Over a recent dinner at a cozy Upper Manhattan bar, I was faced with an age-old question about gender norms. Over bowls of ramen and sips of gin cocktails, my date and I began debating: Who should pay for dates?

My date, a 27-year-old woman I met on Hinge, said that gender equality didn’t mean men and women should pay the same amount when dating. Women, she said, earn less than men in the workplace, spend more time preparing for outings and pay more for reproductive care.

When the date was over, we split the bill. But our argument was emblematic of a tension in modern dating. At work and on social media, where young people spend much of their personal time, they like to emphasize fairness and equality. When it comes to romance and courtship, young people (specifically women and men in heterosexual relationships) seem to follow the same dating rules that their parents and older generations learned growing up.

Contemporary research, popular culture, and conversations I had with more than a dozen young Americans suggest that a long-standing norm remains valid: Men tend to foot the bill more than women on dates. And there seems to be an expectation that this will be the case.

Some progressive defenders of the rule cite the persistent gender pay gapand the fact that women pay more for reproductive products and clothing than men and that they spend more time preparing for dates to comply with social norms.

Kala Lundahl lives in New York City and works at a recruiting company. She typically takes people on dates through apps like Hinge, and the total cost of the date, usually with drinks, is around $80. On the first date, Lundahl, 24, always offers to split the check, but she expects the man to pay, and she has met resistance when she offers to pay.

Ms. Lundahl said that if the appointment went well, they could continue to a second location, usually a cheaper place where she was more likely to pay. On a second date, she said, she would be more insistent on paying the entire check or splitting it. Ms. Lundahl’s reasoning comes from her belief that the person she asked out (usually the man) should pay for the date, and that the person who made more money (usually also the man) should pay.

“A couple of guys get a little stiff when I offer to pay,” Lundahl said. “You can tell they’re not comfortable with that idea.”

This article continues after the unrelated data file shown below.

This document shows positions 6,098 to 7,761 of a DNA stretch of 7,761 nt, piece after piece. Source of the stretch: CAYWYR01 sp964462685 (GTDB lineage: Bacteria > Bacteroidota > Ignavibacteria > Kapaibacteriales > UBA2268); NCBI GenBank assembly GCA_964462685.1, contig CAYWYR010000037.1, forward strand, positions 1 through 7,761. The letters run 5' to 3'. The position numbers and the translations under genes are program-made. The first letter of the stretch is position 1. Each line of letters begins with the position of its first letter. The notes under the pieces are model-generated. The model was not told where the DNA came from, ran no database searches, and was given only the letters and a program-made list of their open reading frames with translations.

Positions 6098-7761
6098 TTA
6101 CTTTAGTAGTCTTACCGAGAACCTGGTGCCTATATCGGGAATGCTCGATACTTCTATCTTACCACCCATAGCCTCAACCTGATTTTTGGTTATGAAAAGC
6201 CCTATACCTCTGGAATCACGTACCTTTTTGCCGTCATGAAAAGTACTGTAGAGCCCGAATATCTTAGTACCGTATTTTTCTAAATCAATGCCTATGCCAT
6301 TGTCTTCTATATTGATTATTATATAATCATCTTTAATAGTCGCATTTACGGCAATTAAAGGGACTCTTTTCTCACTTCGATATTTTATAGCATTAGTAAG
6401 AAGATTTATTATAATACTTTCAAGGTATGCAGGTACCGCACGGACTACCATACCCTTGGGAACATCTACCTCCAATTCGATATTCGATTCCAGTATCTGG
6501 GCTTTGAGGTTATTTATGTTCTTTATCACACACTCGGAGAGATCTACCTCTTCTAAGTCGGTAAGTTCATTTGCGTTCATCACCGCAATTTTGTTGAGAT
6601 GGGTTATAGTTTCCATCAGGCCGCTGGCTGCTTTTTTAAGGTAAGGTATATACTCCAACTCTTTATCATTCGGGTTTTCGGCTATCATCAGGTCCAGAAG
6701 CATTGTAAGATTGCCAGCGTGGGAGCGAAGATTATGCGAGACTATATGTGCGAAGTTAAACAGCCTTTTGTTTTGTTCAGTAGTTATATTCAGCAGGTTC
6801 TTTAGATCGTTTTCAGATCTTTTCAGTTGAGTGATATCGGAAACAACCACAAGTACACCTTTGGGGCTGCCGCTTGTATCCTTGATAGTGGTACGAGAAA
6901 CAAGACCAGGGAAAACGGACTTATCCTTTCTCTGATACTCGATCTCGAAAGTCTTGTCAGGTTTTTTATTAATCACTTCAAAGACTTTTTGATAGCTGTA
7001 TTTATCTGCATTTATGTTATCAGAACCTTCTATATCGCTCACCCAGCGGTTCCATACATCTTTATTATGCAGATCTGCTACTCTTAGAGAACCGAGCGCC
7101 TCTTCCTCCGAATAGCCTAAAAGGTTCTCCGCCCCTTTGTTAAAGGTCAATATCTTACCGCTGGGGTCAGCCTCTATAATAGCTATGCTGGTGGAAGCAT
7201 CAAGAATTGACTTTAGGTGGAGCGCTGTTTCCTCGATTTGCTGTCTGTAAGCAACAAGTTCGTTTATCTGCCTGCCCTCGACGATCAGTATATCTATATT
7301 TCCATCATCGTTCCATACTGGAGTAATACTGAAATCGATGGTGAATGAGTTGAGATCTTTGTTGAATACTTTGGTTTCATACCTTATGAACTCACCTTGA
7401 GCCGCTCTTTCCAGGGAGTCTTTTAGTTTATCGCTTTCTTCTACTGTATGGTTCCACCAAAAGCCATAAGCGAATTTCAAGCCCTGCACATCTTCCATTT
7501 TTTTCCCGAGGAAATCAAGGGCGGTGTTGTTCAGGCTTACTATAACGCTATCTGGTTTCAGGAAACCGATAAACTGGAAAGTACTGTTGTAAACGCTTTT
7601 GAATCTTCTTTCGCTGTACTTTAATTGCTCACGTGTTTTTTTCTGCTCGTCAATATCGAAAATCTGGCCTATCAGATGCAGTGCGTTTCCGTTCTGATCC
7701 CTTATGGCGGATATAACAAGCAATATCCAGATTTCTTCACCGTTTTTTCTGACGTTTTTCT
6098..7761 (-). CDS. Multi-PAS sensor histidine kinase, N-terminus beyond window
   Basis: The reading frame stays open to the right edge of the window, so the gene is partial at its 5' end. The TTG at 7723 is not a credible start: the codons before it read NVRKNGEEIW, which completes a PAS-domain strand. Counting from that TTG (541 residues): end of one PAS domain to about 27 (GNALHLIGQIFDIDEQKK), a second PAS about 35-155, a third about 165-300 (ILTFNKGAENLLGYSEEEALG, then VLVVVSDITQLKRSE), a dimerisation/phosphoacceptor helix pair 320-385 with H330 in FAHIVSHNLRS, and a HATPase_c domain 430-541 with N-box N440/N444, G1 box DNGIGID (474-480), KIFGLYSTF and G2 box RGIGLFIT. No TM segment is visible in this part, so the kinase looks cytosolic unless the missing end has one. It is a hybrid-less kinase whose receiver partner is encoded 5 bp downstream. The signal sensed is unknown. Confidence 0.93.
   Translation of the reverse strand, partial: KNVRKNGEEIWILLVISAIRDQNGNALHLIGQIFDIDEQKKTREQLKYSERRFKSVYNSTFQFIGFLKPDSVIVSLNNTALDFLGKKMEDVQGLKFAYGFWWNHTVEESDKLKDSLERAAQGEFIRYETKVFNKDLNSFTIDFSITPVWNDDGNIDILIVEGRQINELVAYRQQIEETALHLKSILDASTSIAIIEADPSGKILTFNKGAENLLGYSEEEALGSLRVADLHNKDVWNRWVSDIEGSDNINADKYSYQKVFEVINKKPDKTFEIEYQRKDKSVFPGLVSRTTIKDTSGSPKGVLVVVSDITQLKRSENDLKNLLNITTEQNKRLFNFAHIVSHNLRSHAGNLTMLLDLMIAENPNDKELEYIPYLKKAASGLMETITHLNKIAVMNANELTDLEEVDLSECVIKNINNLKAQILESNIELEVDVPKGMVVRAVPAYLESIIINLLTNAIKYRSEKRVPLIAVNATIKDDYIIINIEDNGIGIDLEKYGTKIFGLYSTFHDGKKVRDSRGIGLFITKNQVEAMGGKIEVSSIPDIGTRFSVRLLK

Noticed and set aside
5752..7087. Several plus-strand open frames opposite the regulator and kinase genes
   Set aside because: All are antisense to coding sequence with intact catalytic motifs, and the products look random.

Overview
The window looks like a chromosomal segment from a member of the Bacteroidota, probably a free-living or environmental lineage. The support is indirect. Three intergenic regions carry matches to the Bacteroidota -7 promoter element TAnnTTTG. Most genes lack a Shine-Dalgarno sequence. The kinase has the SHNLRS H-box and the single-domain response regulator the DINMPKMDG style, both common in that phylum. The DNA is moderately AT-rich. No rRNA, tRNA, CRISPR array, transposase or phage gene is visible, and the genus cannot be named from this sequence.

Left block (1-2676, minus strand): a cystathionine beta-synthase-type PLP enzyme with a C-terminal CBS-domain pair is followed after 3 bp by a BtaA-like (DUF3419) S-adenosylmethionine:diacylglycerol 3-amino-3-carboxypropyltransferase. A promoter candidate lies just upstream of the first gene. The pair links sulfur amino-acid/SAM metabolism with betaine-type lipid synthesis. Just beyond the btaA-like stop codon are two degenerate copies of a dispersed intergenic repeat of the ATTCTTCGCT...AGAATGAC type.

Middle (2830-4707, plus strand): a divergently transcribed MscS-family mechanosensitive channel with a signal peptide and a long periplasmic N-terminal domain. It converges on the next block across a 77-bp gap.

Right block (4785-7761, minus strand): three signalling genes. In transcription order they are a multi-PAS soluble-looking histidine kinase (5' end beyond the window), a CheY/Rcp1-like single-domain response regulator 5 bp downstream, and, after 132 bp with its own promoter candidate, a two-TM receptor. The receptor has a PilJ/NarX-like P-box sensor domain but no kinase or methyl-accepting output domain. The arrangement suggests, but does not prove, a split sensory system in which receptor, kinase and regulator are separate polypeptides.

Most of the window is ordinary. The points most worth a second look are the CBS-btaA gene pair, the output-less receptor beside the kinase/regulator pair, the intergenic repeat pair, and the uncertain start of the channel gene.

Scott Bowen, a 24-year-old accountant from Charlotte, North Carolina, said he always paid for drinks, meals and coffee on dates. That usually ends up being $70 to $100 per outing. The conversation about who pays usually lasts a split second: from the moment the waiter leaves the check until Mr. Bowen walks up and says, “I’ll take that,” he said.

When Mr. Bowen was a child, his parents made it clear to him that he had to pay for dates when he dated a woman. He acknowledged that he wanted to see the status quo change to be more equitable, but said he felt uncomfortable bringing up the topic during dates: Our conversation was one of the rare times he talked about it with another person. person.

In LGBTQ relationships, who pays for dates has less to do with gender norms and more to do with specific relationship dynamic.

Brendan Foley, a government worker in Washington, D.C., said that in his experience dating men, the check was usually split. When a person paid, it was often the older man or the person who was understood to make the most money. But discussions about money during dates don’t bother him.

“I think there are more honest and direct conversations than dancing in heterosexual relationships,” Foley, 24, said.

Shanhong Luo, a professor at Fayetteville State University, studies the factors behind attraction between romantic partners, including the norms that govern relationships. In a paper Published in 2023 in Psychological Reports, a peer-reviewed journal, Dr. Luo and a team of researchers surveyed 552 heterosexual college students in Wilmington, North Carolina, asking them whether they expected men or women to pay for dates and whether , like a man or a woman, usually pay more.

The researchers found that young men paid for all or most dates about 90 percent of the time, while women paid only about 2 percent (they split about 8 percent of the time). At later dates, splitting the check was more common, although men still paid most of the time, while women rarely did. Nearly 80 percent of men expected to pay on the first date, while just over half of women (55 percent) expected men to pay.

Surprisingly, views on gender norms didn’t make much difference: On average, both men and women in the sample expected the man to pay, whether they held more traditional views on gender roles or more progressive ones.